5 Observations from Arsenal Humiliation

An abject performance against Arsenal sets alarm bells ringing and requires questions to be asked.

5 Things WHUCrisis, Dilemma, Emergency, Disaster, Mess

That’s 21 games played in all competitions this season with just one good performance (Chelsea in the EFP Cup) and one decent performance (away to Palace).  Even for the most optimistic supporter the alarm bells must be ringing loud and clear.  Sure Arsenal are, on their day, an excellent side but it was the manner of defeat rather than defeat itself that is the most worrying.  Watching the TV pictures of the players in the tunnel before the game and they looked petrified, like a deer caught in headlights, and when the game started it looked no different.  From the off you sensed it was only a matter of time before Arsenal scored and then having steadied the ship a little we gifted them another very soft goal; the rest is history.  This is not a team that is simply going through a bad patch or a loss of form and confidence.  It is shades of Roeder, Grant and Pardew’s last season all rolled into one. A desperate situation in the club that needs desperate measures in response before it is too late.  Hoping that is will all sort itself out is the height of foolishness.

Under Pressure

It is astonishing to think that following a buoyant first season that we are four months into a new season and manager, Slaven Bilic, looks broken, lost and devoid of ideas.  We may have had a bad transfer window but the core of the squad is the same as the one that performed so admirably last season.  They have not all suddenly become bad players but now look unmotivated, unfit, disorganised and careless.  It is almost impossible to articulate what our style of play is supposed to be; there is no plan and no structure in our play.  While managers such as Klopp, Pochettino, Conte and even Eddie Howe have built momentum based on intensity, pace, movement and pressing, West Ham fumble and stumble around haphazardly hoping that they might eventually get a free kick close enough to goal.  These problems lie squarely at the door of the manager and the coaching staff.  To bemoan a lack of intensity in training is a ridiculous comment when you are the one with the responsibility to make sure it happens.  A thin squad in terms of quality (caused in part by poor recruitment by Bilic) and an unwillingness to risk young players means there is largely no competition for places and this breeds complacency, as it has done in the past.  In a situation where a club doesn’t look to be heading in any particular direction it is the guy asleep at the wheel who needs to be changed.  Bilic says he will not walk away but that is a financial stance more than anything.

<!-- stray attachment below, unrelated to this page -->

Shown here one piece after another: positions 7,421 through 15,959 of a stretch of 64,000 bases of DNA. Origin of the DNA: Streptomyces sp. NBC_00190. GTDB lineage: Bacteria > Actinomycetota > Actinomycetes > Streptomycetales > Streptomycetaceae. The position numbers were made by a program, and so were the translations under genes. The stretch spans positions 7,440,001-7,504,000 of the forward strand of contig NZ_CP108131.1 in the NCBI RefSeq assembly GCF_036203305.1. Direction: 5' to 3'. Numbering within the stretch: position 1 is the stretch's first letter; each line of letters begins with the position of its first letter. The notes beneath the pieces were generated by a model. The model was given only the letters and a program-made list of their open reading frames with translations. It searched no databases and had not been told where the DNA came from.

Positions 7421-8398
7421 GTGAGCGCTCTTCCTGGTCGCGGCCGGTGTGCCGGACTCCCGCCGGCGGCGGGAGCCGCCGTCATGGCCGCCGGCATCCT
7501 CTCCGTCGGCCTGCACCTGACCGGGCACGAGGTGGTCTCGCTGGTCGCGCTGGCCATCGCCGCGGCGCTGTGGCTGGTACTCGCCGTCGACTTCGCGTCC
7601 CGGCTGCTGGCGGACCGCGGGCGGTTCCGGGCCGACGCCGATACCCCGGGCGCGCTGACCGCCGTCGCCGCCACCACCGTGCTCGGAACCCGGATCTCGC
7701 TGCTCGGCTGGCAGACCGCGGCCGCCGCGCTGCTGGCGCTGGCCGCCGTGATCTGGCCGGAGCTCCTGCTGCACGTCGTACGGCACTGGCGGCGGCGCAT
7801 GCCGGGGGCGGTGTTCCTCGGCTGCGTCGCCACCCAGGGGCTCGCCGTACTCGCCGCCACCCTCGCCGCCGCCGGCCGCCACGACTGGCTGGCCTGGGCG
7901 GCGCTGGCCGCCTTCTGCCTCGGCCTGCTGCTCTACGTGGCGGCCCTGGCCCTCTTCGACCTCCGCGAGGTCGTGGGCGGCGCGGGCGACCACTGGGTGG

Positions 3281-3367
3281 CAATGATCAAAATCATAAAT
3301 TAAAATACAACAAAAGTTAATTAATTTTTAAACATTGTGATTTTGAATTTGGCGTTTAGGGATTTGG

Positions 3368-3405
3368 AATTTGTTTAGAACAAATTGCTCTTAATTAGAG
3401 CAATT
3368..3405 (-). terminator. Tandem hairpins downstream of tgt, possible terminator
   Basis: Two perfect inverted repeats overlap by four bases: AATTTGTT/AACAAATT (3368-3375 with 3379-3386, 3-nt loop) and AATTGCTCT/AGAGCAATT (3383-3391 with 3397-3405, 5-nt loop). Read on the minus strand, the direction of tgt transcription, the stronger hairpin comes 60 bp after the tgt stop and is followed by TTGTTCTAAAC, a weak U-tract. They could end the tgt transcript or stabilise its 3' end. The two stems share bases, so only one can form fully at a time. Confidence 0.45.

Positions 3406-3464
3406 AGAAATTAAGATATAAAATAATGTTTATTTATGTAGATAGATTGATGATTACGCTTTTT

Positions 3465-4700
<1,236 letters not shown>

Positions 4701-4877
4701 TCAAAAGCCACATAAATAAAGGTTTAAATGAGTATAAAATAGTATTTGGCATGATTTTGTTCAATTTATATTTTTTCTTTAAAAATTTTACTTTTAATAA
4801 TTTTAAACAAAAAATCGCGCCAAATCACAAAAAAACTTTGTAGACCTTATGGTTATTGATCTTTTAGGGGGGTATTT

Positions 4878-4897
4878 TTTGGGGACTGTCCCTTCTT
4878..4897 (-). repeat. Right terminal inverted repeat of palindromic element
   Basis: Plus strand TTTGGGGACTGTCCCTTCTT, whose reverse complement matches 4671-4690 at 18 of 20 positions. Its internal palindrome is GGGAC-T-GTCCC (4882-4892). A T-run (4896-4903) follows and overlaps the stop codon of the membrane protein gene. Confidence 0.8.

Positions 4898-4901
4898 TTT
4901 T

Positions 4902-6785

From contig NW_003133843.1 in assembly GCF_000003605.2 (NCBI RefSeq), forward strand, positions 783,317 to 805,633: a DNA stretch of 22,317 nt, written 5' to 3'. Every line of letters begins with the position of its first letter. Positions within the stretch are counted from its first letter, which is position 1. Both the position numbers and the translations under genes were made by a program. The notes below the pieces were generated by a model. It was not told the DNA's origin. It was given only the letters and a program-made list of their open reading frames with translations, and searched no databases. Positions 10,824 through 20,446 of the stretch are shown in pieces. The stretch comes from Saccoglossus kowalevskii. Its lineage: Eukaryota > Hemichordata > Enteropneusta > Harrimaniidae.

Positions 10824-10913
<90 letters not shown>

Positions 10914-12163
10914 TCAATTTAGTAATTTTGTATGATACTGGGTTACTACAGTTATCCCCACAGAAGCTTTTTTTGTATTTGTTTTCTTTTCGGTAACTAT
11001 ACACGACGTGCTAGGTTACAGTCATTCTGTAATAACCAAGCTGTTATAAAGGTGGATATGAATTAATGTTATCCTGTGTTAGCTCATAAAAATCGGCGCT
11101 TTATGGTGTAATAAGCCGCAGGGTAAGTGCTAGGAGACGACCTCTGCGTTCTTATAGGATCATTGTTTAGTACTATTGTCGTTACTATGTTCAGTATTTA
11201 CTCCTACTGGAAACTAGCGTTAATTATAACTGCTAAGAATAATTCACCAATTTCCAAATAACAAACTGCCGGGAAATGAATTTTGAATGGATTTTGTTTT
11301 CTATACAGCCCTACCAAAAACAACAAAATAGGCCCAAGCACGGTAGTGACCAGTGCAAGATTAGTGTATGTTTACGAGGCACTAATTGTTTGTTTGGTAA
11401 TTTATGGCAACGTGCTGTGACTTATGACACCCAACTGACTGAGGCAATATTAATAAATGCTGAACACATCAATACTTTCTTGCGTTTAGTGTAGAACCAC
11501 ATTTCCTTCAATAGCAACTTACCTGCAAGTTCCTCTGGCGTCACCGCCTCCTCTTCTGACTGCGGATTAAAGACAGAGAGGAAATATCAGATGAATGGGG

Case for the Defence

For starters, I’m not sure you could fault Randolph with any of the goals and he made a few decent saves to keep the score in single figures.  With the athletic Kouyate missing it was disappointing that we stuck with the suspect 3 at the back against a team like Arsenal who are typically so strong down the flanks.   In some respects I was quite pleased when Ginge went off and was replaced by Arbeloa (rather than Nordtveit) as it suggested a change to 4 at the back.  The problem was that Arbeloa and Fernandes both seemed unsure as to what formation we were now playing and decided to compete for the right wing back spot.  Mainly through Arsenal’s profligacy we settled a little after the early storm only to self-destruct by gifting them what was a deserved lead.  The main culprit was Ogbonna who during one of his daydreaming moments gave the ball away sloppilyin a dangerous position.     Reid was one of few players to earn his wages and gave another committed display and it is time he was given the captain’s armband full-time.  Masuaku had some good moments going forward but was later exposed by the excellent Sanchez.  Masuaku is OK as cover for Cresswell but not much more.  Arbeloa is a stop gap and we really do need a proper right back.  It is perplexing that West Ham is the only club that doesn’t seem to believe that having specialist full-backs is important.

Stuck in the Middle

Payet and Noble were shocking.  Payet wasn’t even interested enough to audition for Arsene Wenger who, according to that morning’s newspapers, was interested in his signature.  Regardless he still seems wasted marooned on the left wing.  Noble looked completely lost; apart from going back to exchange passes with his own defenders the game mostly passed him by.  He was like a little kid playing piggy-in-the-middle with his much bigger brothers.  Obiang put in another good performance and Lanzini was one of a few West Ham players playing with energy and at least trying to make things happen.  What was a disorderly midfield setup was turned into farce when Carroll and Ayew replaced Noble and Fernandes leaving a massive gap between defence and the attack minded players.  This led directly to the 3 goals in the last 10 minutes which even if it didn’t affect the result will have a further detrimental effect on confidence.  I would take your calculator to Anfield next week.

Looking Forward

Ashley Fletcher tried hard as the lone striker.  Better than Zaza but not as effective as Sakho in creating space and closing down defenders.  He can potentially become a good player.  Carroll came on, scored a consolation and didn’t get injured; what more could you ask.  Ayew didn’t look anything like a £20 million player.  After looking sharp in his brief cameo at Old Trafford he was back to languid and ineffectual.